ANST - Honor and silence
amazing at mail.utexas.edu
Sat Aug 23 09:33:00 PDT 1997
Centurion Talen responds to C. Scipio's:
>> I'm from An Tir. I have *never* seen a marshall call *anyone* dead. Much
to >> my chagrin, as both a heavy and a light. I had always thought it was up
>> to the fighter.
>> Having marshalls tell heavies they're dead could make for much better
>I would like to respond to this comment with a lengthier comment on
>Marshaling and Blow Calling in general.
All right! Finally an interesting topic. I love this topic--probably
because it makes so many fighters bristle. Topics that make people bristle
usually involve some sort of problematic logic in their applications, and
this one appears to be no exception.
>Marshals in Ansteorra don't call the blows. Nor do they offer their
>opinion on the force of the blow, only on where it landed if asked.
> This is the "Witness" section of the SCA Marshal's Handbook (the
>*minimum* requirements for the entire SCA). I give here the first
>sentence of the section:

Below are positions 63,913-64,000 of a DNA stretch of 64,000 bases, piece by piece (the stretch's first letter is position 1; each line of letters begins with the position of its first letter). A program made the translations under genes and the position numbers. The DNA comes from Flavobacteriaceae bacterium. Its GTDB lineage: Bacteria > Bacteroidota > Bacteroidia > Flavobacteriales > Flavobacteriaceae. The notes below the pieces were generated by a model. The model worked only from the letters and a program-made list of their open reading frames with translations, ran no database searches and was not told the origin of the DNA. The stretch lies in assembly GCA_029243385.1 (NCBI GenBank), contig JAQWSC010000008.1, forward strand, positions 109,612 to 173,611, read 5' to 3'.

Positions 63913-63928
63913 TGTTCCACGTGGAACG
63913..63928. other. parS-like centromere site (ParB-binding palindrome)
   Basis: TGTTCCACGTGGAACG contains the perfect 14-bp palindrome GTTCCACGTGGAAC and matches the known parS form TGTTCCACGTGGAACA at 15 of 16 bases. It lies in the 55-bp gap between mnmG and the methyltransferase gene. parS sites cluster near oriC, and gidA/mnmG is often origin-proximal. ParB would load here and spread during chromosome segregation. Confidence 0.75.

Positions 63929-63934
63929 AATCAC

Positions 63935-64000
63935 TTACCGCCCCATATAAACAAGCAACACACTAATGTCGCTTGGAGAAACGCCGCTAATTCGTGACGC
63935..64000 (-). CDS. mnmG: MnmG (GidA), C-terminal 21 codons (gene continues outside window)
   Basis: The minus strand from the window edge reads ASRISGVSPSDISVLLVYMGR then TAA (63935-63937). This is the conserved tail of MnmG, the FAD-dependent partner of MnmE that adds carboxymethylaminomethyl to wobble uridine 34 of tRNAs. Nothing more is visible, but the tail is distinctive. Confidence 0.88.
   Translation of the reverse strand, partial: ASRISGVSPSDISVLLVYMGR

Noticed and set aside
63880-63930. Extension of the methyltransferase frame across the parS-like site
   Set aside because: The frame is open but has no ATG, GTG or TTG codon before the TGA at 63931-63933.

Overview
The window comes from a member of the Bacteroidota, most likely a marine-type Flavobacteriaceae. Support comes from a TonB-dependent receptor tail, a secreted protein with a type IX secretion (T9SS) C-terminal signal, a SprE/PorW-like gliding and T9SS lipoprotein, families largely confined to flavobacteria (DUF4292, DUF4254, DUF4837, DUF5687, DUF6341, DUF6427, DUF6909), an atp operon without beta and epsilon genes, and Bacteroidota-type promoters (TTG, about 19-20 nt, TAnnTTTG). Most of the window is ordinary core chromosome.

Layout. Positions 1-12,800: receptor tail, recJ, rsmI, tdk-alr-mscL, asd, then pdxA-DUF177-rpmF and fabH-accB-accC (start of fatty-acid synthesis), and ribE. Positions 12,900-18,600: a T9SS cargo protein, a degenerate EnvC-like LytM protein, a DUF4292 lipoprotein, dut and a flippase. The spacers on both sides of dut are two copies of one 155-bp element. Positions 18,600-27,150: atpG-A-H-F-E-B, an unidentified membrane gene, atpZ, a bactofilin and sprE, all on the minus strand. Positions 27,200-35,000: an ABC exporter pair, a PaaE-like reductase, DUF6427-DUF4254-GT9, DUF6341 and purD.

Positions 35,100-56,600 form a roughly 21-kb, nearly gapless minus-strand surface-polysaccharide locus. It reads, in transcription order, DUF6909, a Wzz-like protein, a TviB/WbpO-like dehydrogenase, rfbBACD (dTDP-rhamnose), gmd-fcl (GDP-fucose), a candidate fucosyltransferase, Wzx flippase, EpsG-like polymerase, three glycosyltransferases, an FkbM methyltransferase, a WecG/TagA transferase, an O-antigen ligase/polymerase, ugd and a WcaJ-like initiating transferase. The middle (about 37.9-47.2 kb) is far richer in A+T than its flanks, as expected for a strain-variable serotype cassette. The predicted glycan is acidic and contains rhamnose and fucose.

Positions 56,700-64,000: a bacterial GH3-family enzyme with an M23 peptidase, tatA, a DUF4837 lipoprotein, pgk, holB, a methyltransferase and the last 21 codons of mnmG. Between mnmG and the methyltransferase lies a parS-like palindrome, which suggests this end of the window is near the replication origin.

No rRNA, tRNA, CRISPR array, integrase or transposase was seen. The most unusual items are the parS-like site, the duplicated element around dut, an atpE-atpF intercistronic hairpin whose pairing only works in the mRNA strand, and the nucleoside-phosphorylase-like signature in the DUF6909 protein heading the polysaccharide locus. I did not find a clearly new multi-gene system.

>"You are expected to be an impartial witness to exactly what you saw
>happen during the fight...and to keep your mouth shut about it unless a
>safety hazard occurs or you are asked by the fighters."
The good Centurion is correct in here citing this example of one philosophy
of SCA marshalling. Such rules are, however, the constructs of the members.
Such constructs are subject to change. I think it interesting to note, in
this case, the strong wording of this particular rule: "keep your mouth
shut about it." Rather harsh, don't you think? My guess--and it's just a
guess--would be that this wording was provided by a fighter who was
particularly touchy about the concept of participatory marshalling.
>Having marshals "call" the blows may seem to be an easy solution to a
>perceived problem, but it creates other problems as well. One in
>particular is that it places a "judge" over your honor, someone who
>must call the shot based on experience (little or much), yet truly has
>no idea what the shot felt like. Only the person hit knows for certain